I am struck with a mild sense of guilt that we see an average of two patients a week whose back injury has been caused by lifting or carrying weights “the wrong way”, yet we have not yet hatched a blog entry providing some common sense advice on lifting ergonomics “the right way”.
Whenever you need to lift or carry a load of any consequence, it is always useful to plan rather than charge head-down as too many of us do.
Step 1. Planning the Route
When getting a heavy item from point A to B, consider the following:
- Start with the destination: do you know where it is? Is it safe to unload? Is there an obvious, clear space where to unload? Can you unload “ergonomically” (see below)?
- Check the route travelled: is the route clear, wide enough and free from obstruction? are there any tight passages requiring a change of hold, some “squeezing through”? are there any sharp corners, projecting features (e.g. ledges, shelves, nails etc.)?
- If the route is long and the load heavy: are there easy places where to unload safely and rest?
- If the carrying involves two people: can you maintain good eye and voice contact throughout? If not, can a third person be recruited to guide and co-ordinate?
- The load itself: is the load stable? is the weight evenly distributed? is it easily gripped and carried? Do you need to measure up to check it will get round tricky corners or restricted passages?
Step 2. Addressing the Lift
- Plan the lift: assess weight-load, identify grip points, plan if possible to lift facing the direction of the carrying route
- Bracing to lift: place your feet shoulder apart or slightly wider, keeping the lead leg as far forward as is comfortable; keep shoulders level and head straight; squat down with a straight back, breathing in; get a firm grip on the load, hooking fingers together if possible, and “hugging” the load as close to the body as feasible
- Lifting the load: breathe out, contract your abdominal muscles, and lift using your legs, not using your back; don’t jerk, lift smoothly, “hugging” the load as close to the body as possible at all times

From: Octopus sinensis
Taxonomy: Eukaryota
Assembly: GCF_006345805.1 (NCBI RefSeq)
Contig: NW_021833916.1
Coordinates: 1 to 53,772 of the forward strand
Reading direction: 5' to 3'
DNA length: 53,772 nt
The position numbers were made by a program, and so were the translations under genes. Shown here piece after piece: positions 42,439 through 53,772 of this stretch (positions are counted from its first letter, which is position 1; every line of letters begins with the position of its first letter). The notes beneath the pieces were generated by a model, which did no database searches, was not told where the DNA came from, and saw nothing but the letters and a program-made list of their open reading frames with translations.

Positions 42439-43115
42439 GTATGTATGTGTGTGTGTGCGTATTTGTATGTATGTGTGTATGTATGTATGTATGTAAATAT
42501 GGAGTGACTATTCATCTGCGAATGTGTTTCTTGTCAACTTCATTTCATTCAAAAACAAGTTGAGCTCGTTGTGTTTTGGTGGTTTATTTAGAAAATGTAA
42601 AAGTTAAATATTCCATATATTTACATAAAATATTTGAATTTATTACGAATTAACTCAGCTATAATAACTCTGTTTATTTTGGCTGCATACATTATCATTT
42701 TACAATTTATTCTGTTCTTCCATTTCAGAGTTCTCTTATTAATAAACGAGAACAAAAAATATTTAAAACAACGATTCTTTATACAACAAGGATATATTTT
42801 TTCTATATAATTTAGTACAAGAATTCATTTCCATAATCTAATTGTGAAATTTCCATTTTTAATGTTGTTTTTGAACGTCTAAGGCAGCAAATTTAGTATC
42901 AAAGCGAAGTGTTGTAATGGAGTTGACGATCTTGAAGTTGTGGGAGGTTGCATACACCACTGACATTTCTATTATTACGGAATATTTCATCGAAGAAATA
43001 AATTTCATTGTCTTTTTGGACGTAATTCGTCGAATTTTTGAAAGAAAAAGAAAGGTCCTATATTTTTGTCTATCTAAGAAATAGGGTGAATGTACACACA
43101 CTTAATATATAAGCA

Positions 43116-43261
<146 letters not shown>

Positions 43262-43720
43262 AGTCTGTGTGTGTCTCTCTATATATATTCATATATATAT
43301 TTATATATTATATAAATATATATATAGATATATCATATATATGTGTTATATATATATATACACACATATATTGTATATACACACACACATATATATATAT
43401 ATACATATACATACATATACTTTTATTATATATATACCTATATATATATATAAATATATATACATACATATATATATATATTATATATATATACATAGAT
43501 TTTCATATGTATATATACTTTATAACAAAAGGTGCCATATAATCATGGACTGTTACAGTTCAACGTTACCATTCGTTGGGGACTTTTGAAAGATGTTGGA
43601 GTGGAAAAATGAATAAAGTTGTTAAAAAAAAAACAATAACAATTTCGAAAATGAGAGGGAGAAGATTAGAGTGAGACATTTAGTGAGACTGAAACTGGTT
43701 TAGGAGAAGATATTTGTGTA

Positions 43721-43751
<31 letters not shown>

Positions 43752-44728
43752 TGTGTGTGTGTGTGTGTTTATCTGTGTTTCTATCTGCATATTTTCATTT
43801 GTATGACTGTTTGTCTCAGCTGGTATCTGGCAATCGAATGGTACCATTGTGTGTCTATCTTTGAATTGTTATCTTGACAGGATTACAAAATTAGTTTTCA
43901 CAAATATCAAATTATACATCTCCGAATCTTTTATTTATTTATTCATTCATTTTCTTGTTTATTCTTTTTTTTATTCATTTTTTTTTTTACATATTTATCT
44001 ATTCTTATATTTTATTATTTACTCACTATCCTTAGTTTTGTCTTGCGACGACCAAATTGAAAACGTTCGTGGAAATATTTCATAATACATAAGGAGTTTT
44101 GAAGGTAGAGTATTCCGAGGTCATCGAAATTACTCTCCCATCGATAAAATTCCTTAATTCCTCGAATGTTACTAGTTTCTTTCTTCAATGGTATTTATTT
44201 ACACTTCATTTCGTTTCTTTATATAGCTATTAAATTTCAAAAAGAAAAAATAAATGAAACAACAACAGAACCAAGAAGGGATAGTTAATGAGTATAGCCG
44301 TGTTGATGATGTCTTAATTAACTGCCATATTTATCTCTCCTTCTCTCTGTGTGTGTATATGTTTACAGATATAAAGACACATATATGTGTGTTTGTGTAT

- Carrying the load: Move and turn using your legs, do not turn using your trunk; as relevant, keep the load’s heaviest side hugged to the body; plan some rest stops on route as required
- Putting the load down: if feasible, plan to put it down on a higher support so that you don’t need to put it back on floor; if that is necessary, breathe in, then squat whilst breathing out and contracting your abdominal muscles, with one foot forward; adjust the load’s position so that is may not fall from a higher support.
Please note that much of this lifting advice applies even for much smaller objects.
One last message which may sound mercenary, but isn’t meant that way: if you feel you’ve “ricked” your back lifting, do not pretend it hasn’t happened, but seek professional advice fast. We treat all sorts of patients for back injuries – not just Heathrow baggage handlers – so you are not alone.
Aside of this – happy and safe lifting! However, if the advice comes too late and you already are in pain, please contact us on 01895 2000 50 (read more about our treatment for neck/back pain and injuries, what to expect and case studies here). Alternatively, if you’re reading this at your workplace, Bridge to Health also runs tailored, onsite workplace safety workshops and ergonomic assessments – our post about helping sick employees and preventing workplace injuries should be of interest.
N.B.: Some material from this article has been inspired by the Manual Handling Regulations, 1992